Making Your Trees Like New
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Making Your Trees Like New

When I moved into my house, I noticed that there were a few trees that were significantly overgrown. I knew that I had to do something to make things right, so I started looking for tree trimmers in the area with the kind of experience I needed. I worked with them to figure out what needed to be done, and after they offered a fair quote, I had them begin work. The difference they were able to make was amazing, and I was really impressed with their contribution. This blog is here to help people to make their trees like new with the help of a professional arborist.

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Making Your Trees Like New

Three DIY Tree-Trimming Mistakes To Avoid

April Reyes

Many homeowners attempt to save money by trimming their own trees. While this isn't necessarily a bad thing, you can cause major damage if you aren't exactly sure what you are doing. By knowing some of the most damaging mistakes, you can actively seek to avoid them if you decide to trim your own trees.

Mistake #1: Cutting back too far

A common mistake, particularly on evergreens, is cutting back too much of the growth. Evergreen trees and shrubs produce new needles on the ends of their branches. The closer a branch is to the trunk, the woodier it is. Fully woody branches can no longer produce needles. If you cut back into this needle-less woody area, you will end up with a bald patch that no amount of time can heal. To avoid this, you need to carefully access the branches before you make the first cut so that you don't cut back too deeply.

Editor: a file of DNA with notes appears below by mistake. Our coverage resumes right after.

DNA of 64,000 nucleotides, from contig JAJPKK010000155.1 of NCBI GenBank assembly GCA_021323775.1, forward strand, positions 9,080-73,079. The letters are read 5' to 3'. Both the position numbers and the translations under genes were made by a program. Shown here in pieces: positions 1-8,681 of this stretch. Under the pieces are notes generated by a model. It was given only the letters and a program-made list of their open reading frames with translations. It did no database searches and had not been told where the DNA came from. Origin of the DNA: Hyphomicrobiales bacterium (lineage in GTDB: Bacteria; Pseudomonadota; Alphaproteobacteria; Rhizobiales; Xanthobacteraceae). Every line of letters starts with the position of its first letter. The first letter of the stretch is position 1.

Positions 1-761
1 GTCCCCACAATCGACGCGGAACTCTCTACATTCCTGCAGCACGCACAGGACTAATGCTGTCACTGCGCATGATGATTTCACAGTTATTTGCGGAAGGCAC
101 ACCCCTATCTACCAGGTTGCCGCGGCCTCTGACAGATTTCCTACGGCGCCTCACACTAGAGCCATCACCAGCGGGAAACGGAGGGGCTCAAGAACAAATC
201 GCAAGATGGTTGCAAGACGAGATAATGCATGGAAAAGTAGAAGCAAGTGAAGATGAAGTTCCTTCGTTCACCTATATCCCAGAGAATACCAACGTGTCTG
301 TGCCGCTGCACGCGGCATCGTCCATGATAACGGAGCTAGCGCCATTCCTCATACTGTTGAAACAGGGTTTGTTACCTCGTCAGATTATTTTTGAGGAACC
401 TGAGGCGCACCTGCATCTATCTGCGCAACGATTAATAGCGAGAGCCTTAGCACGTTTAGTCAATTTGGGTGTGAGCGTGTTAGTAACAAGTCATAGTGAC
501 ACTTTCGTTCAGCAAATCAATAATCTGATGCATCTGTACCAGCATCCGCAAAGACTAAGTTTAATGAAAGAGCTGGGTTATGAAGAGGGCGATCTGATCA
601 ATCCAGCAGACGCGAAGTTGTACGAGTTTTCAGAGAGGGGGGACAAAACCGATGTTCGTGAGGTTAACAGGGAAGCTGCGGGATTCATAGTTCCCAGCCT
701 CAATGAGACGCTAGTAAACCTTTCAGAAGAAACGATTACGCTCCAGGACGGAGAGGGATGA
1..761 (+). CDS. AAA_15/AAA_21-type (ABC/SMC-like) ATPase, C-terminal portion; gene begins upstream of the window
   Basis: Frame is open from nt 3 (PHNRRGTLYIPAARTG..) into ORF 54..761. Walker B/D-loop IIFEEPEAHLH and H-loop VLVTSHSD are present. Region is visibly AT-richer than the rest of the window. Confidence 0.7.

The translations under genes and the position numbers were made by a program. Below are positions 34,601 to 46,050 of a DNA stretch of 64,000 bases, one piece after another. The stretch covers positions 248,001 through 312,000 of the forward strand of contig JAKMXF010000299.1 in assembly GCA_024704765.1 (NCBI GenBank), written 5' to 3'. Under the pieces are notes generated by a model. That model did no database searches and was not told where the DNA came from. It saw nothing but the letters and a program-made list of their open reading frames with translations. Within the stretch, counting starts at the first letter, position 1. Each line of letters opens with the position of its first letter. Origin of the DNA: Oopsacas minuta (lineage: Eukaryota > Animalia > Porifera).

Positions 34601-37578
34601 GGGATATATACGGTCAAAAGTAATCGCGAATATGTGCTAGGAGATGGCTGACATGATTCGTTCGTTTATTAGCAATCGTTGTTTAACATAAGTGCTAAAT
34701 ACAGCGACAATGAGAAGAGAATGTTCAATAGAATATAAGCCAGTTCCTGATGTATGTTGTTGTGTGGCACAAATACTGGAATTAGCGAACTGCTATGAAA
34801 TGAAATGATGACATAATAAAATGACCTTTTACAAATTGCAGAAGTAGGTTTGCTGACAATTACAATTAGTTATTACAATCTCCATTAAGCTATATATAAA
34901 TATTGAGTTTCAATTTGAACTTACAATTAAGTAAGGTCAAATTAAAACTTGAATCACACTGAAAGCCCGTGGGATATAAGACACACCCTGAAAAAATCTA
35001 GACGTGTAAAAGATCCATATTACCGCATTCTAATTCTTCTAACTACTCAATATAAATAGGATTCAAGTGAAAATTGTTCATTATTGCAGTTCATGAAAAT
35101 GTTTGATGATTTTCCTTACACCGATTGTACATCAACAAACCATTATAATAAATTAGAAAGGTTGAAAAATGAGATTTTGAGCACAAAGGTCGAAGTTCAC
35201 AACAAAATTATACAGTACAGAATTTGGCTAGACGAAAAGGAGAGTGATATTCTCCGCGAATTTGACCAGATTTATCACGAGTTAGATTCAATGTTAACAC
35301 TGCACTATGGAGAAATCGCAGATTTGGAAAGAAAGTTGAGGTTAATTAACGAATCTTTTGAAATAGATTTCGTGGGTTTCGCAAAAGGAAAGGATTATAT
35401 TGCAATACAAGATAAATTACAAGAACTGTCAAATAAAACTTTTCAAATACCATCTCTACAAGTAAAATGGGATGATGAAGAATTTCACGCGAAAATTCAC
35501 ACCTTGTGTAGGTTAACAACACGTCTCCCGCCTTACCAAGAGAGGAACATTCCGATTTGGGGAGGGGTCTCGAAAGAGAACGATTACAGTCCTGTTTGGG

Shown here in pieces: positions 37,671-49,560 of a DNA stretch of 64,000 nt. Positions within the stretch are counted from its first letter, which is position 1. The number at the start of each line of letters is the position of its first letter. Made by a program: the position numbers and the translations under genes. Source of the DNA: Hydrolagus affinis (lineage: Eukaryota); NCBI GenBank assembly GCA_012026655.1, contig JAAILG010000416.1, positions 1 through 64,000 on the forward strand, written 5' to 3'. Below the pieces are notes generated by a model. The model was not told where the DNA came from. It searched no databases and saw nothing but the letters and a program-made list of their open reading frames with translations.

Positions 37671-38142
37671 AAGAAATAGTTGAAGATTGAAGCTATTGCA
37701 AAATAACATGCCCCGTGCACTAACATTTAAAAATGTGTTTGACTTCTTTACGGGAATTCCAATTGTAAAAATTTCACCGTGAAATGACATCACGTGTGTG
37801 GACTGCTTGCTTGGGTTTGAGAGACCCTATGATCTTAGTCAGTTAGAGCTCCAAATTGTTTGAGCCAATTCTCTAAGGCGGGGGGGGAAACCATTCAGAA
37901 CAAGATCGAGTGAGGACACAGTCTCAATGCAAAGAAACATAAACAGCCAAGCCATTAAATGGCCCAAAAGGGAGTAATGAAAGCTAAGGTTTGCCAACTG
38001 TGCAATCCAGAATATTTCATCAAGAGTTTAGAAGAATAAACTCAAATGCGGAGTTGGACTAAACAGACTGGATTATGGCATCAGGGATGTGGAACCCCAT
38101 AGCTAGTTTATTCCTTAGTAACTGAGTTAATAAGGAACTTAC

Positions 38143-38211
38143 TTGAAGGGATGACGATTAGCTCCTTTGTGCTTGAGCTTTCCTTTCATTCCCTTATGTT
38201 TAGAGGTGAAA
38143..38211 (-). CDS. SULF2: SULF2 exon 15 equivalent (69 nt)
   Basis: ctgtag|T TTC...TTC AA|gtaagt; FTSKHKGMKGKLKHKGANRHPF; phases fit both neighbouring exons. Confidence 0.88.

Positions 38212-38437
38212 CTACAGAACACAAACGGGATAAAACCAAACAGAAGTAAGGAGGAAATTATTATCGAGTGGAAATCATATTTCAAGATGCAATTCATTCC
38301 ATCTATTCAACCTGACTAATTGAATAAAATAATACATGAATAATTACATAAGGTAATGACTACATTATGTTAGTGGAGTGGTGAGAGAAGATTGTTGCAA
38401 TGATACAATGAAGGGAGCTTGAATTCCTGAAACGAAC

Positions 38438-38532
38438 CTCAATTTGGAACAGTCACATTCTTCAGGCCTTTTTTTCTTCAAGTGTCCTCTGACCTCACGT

Mistake #2: Topping

Topping seems like a quick way to control the height of an ornamental tree, but the only dependable way to control height is to plant tree varieties that can't grow any taller than you desire. Topping is when the top branches of the tree are cut off horizontally, resulting in an unattractive flat top. This kind of trimming also damages trees, as they can't leaf out properly and their balance is thrown off. A better option is to trim back each branch individually, removing no more than a third of its length, while still maintaining the rounded shape of the canopy. Every branch should still contain several leaf buds after pruning.

Mistake #3: Messy cuts

There are many causes of messy cuts. The most common happen when using the wrong tools or dull tools. For example, using shears when a saw would be better can lead to a ragged cut, as can using a dull saw. As a general rule, use a saw for any branch that has a diameter greater than your thumb. Also, sharpen and clean all tools before use. Finally, make cuts in the correct location. When trimming back, cut just to the fore of a leaf bud. When removing a branch entirely, cut it off flush to where it joins another branch or the trunk. Finally, clean up the trimmings when you are done, since they can harbor pests that will later infest your tree.

For more help, contact a tree trimming service in your area, such as Brown's Tree Service.

 


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